41 Arboriculture | Banana Day Dreamin’

64 Arts

From metal to trees? Sure, whatever you say, gurus!

41 Arboriculture, the Care of Trees
For the house or garden

(and for those who are paying attention and think we skipped 40, we didn’t–I just forgot to mention it was being combined with #38, I’ve since fixed that)

Folks, I might have it going on with the crafty things, but I pretty much suck at growing things. Black thumb of Calcutta level of death and destruction to houseplants and herb gardens. Seriously, I’ve killed Rosemary. Three times! And those of you who garden know just how bad you have to be to do that.

Still, I have a hunch that if I put my mind to it (and, by that, I mean my obsessive streak that has me researching anything and everything to do with a subject  to the exclusion of a lot else) I could manage not to kill everything green within a half-mile radius. But since I don’t have that much space in my head to spare at the moment, hows about I start with just one thing for now?

Last fall, while chatting with our new neighbors about the very prolific lemon tree that came along with the home they’d purchased they mentioned we’d soon have to start trading lemons for bananas.


Well I’ll be! We actually had bananas on our tree! (and, yes, I first shared this over on Nibbles back in October)

See, I thought I’d read (or maybe heard on NPR or some such) that banana trees in the US didn’t do so hot and couldn’t be pollinated. Guess I was very wrong, huh?

So that was late-September or so and I took to watching the bananas to see when they’d be ready to harvest. A few quick searches hadn’t yielded much info on North Florida banana-growing, but I did find that once the bananas filled out and lightened in color a bit, they could be brought in and let ripen in a warmish, dry place. Like the garage (didn’t want to bring them inside in case of bugs) or some such.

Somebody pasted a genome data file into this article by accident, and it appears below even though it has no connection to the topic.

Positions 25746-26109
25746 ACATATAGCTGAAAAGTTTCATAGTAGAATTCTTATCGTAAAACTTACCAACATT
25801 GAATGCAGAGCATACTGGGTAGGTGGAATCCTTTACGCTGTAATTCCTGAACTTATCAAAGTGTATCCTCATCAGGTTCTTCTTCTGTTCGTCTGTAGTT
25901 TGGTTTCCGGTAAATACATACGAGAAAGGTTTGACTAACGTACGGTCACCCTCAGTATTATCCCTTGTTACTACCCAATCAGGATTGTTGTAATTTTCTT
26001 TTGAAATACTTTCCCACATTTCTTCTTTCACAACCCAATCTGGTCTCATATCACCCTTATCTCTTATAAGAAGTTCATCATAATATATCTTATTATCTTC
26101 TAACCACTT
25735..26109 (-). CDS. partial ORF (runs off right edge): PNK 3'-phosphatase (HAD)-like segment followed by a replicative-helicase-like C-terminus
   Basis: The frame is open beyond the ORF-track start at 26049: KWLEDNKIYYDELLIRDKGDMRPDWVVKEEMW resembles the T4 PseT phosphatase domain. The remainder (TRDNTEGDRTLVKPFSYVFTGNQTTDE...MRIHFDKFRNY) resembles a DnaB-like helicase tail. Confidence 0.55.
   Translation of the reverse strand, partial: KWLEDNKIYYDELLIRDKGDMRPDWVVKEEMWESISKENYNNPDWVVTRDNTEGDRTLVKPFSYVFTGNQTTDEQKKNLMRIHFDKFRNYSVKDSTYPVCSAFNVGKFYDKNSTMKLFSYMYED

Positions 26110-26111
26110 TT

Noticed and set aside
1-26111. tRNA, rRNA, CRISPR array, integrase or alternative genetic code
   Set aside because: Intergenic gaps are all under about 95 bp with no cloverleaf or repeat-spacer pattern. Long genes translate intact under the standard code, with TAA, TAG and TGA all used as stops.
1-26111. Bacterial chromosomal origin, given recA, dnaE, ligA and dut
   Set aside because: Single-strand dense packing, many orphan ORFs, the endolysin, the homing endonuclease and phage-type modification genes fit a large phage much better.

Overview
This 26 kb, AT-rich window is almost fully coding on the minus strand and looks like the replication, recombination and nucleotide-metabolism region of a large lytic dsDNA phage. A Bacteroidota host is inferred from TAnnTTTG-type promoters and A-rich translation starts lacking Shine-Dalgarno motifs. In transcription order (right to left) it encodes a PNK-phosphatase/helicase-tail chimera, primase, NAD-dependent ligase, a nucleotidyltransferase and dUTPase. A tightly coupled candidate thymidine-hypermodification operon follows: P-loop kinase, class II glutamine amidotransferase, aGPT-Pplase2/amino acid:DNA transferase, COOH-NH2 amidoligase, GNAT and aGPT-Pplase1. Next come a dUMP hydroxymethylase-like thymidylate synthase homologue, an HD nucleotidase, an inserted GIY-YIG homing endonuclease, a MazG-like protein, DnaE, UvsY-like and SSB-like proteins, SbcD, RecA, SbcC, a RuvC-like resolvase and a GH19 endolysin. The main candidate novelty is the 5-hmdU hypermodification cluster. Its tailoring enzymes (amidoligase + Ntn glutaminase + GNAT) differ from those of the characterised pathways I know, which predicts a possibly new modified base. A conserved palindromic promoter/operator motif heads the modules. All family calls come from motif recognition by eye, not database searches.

But then things too a turn for the weird. We had an usually cold spell in mid-to-late October (for our Halloween party it didn’t even get into the 50s!) and then a freak heat wave in January.

Still, we took in a hand or two of bananas in November, I think, to see what would happen. Not much, as it turns out, since that cold snap stunted the bananas growth (I found out later that if temperatures drop below 30F the bananas will stall). That said, we sort of forgot about the bunch we’d brought in and left it hanging in the garage well after we’d written them off.



Apparently that heat wave in January that coincided with our outdoor engagement shoot was just what 2 of our bitty bananas needed to ripen! How nice that Mother Nature gave us one apiece to try. They were delicious, too, and makes me more determined to make sure this year’s crop (if we get one) yields even more.

We’ve got quite a copse of trees in our side yard so even though we had 5 flower this year (and they only flower once in their life), we stand a good chance of some of the newer shoots producing some fruit. If so, I plan to watch the weather a bit more carefully than before and make sure we bring in any likely bunches sooner rather than later. Maybe even bring them inside if it gets that cold.

Maybe even string them up in the shower of our spare bathroom!

How are you with growing things? Trees especially?

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